DIGITAL

Digital DECpc 325SLC (1993)

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Digital (DEC) always made interesting computers and their PC laptops were no exception. DECpc 325SLC was a laptop with the first generation of color passive-matrix displays. The picture quality (aside the ability to display colors) was on par with monochrome passive-matrix screens with all the drawbacks they had. On the other side, the computer was equipped with a 25-MHz Intel 386SL and SVGA graphics for just $2.100 – the price where other laptops from most other brands have just monochrome screens and VGA graphics.

The 386SL is the first CPU specifically designed by Intel for use in laptops. It integrates almost a whole PC into two chips, with the main chip containing (among other things) a 386SX core (with 16-bit data bus) and 64kB of cache (16-bit as well). Intel built the platform to support then new power management functions like the sleep mode (“suspend to RAM”). The performance of this CPU is halfway between 386SX and 386DX.

Graphics chip was not integrated in the two Intel chips. Digital decided to use a chip from Western Digital with 512kB of video memory and the support for 256 colors with a resolution up to 800×600. The chip was attached using the ISA bus and had no acceleration. On the other side, the support for VESA VBE 1.2 and ~3MB/s throughput to video memory made it a good mainstream solution among ISA based cards of the time.

There was also a detachable trackball module available for the computer. It’s not hot-plug and you need to reboot the system, but it works surprisingly well even after decades. Note the mouse icons on the arrow keys and Z/X – these are for the mouse emulation. The laptop with no trackball or mouse attached transparently emulates PS/2 mouse on these keys and the result is way more usable than the Windows feature called “MouseKeys”.

Dead DEC Multia… any ideas?

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I was given a Multia a few months ago from a former Digital employee. He told me that the machine could not start (no sign of life, even fan didn’t spin on). I cleaned it, checked all cables and the machine started without any issue. However, after an hour of work, screen went black and the machine was not able to boot anymore (no smoke effects).

I thought this was maybe the well-known issue with the two chips on the bottom side of the system board dying due to overheating. Ordering these chips looked easier than doing any diagnostic so we ordered the replacement and “fixed” the board. However, it didn’t help. My Multia still blinks the error code E – “Failed while configuring memory”.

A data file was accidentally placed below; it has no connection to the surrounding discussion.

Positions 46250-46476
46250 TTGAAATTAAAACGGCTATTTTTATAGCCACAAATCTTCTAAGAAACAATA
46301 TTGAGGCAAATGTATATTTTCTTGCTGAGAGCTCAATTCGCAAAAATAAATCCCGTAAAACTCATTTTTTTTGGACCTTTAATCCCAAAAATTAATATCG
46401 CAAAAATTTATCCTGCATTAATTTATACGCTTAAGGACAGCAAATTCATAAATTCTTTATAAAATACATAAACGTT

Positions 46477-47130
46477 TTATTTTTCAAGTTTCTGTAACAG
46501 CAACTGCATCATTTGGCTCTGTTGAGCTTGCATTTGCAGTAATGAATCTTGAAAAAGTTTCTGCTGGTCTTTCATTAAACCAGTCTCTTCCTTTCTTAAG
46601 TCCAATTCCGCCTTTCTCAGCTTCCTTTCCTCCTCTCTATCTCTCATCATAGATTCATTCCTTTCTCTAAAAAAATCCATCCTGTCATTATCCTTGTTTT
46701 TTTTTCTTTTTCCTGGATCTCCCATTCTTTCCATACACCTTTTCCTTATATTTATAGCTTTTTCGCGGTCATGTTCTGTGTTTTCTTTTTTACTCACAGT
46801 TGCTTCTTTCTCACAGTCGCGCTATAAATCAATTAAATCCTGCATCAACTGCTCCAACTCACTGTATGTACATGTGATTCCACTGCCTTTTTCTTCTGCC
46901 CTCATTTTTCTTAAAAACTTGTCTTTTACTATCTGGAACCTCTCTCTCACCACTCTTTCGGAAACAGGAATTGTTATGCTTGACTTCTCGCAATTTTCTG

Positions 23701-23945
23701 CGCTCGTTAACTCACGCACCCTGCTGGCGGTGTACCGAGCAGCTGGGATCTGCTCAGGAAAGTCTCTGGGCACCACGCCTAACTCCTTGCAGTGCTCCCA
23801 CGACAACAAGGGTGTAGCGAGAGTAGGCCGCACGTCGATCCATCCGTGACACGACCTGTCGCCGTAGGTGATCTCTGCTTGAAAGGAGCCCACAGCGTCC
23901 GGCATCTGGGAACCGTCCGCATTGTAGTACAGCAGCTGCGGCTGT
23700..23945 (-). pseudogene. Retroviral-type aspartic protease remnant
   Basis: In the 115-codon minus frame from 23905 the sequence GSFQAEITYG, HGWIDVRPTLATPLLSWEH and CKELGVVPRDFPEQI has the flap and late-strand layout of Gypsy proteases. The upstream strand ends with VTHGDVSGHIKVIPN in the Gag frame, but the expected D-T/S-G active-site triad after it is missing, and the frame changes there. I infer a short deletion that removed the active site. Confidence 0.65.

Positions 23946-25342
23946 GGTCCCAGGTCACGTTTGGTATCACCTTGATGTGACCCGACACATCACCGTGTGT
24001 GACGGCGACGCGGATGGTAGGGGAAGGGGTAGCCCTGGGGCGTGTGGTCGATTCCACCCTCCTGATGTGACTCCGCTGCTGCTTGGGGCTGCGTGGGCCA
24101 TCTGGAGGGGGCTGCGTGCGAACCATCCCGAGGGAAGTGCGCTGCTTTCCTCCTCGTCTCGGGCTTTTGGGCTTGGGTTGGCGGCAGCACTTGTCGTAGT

These chips are octal bus transceivers – they are between the CPU and RAM slots. There are nine of them (8x8bit for data, 1x8bit for ECC). Two of them on the bottom side. We did some checks using oscilloscope to see what was happening there. At least OEAB signal was changing rapidly. !OEBA seemed H all the time (cannot tell for sure, maybe there were just too few changes). There was some data on two out of the nine chips. The rest of transceivers had no visible data receiving from the CPU (L).

We don’t have a usable logic analyzer at the moment so it is hard to move further. I tried to find some documentation and block diagrams of the machine with no success (I have a reference board design for the CPU though). Also, all Multia pages just mention that there are issues with the two transceivers that we already replaced… but there is no further explanation how the machine behaves if these are faulty (to check that we are on the right way).

Any ideas what to do next? Burn it with fire?

DEC Multia Restoration #2

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In the first part, I cleaned this little machine and convinced it to boot. Sadly, it died an hour after the first start. Anyway, you can see photos containing:

  • Video card self-check (color stripes)
  • ARC firmware for loading Windows NT (blue background)
  • SRM console integrated in the firmware for booting UNIX and VMS (black background) … yes, it has dual firmware
  • Digital Tru64 UNIX boot
  • CDE graphics environment

Today, I will try to replace two suspicious chips. Let’s hope that it will bring the machine back to life.

DEC Multia Restoration #1

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Multia (1994) was the smallest Alpha-based computer made by DEC. It was intended as a low-cost workstation but never was really successful. One of my colleagues, a former DEC employee, gave me this machine in a non-working state and – being my first and only Alpha-based system – it deserved to be fixed.

I’ve completely disassembled the whole computer and cleaned every single component inside to get rid of dust and ugly mold smell. Minor issues were found and easily fixed. There were some partially disconnected cables which probably caused that the system didn’t want to boot when was found again in storage by the original owner.

Multia was incredibly small even by the office PC standards back then. DEC managed to squeeze a 64-bit Alpha CPU, enough RAM slots, 2-MB 2D graphics accelerator, Ethernet controller, IDE interface, PCI slot and two PCMCIA slots (bottom side) on a small mainboard. The hi-end configurations (like this one) were offered with a small PCI riser containing a SCSI controller chip combined with a 3.5-inch SCSI hard drive filling the last empty space inside the case. As a result, these configurations overheated significantly.

DECpc 325SLC & SimCity 2000

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SimCity 2000 running on DECpc 325SLC (both from 1993) – This 25-MHz 386SL laptop was available with a color passive-matrix screen and thanks to its Western Digital graphics chip (512kB video RAM) it could handle 256 colors in a resolution of 640×480 (required by the game).

Not bad for a laptop that cost only about $2,100 when released.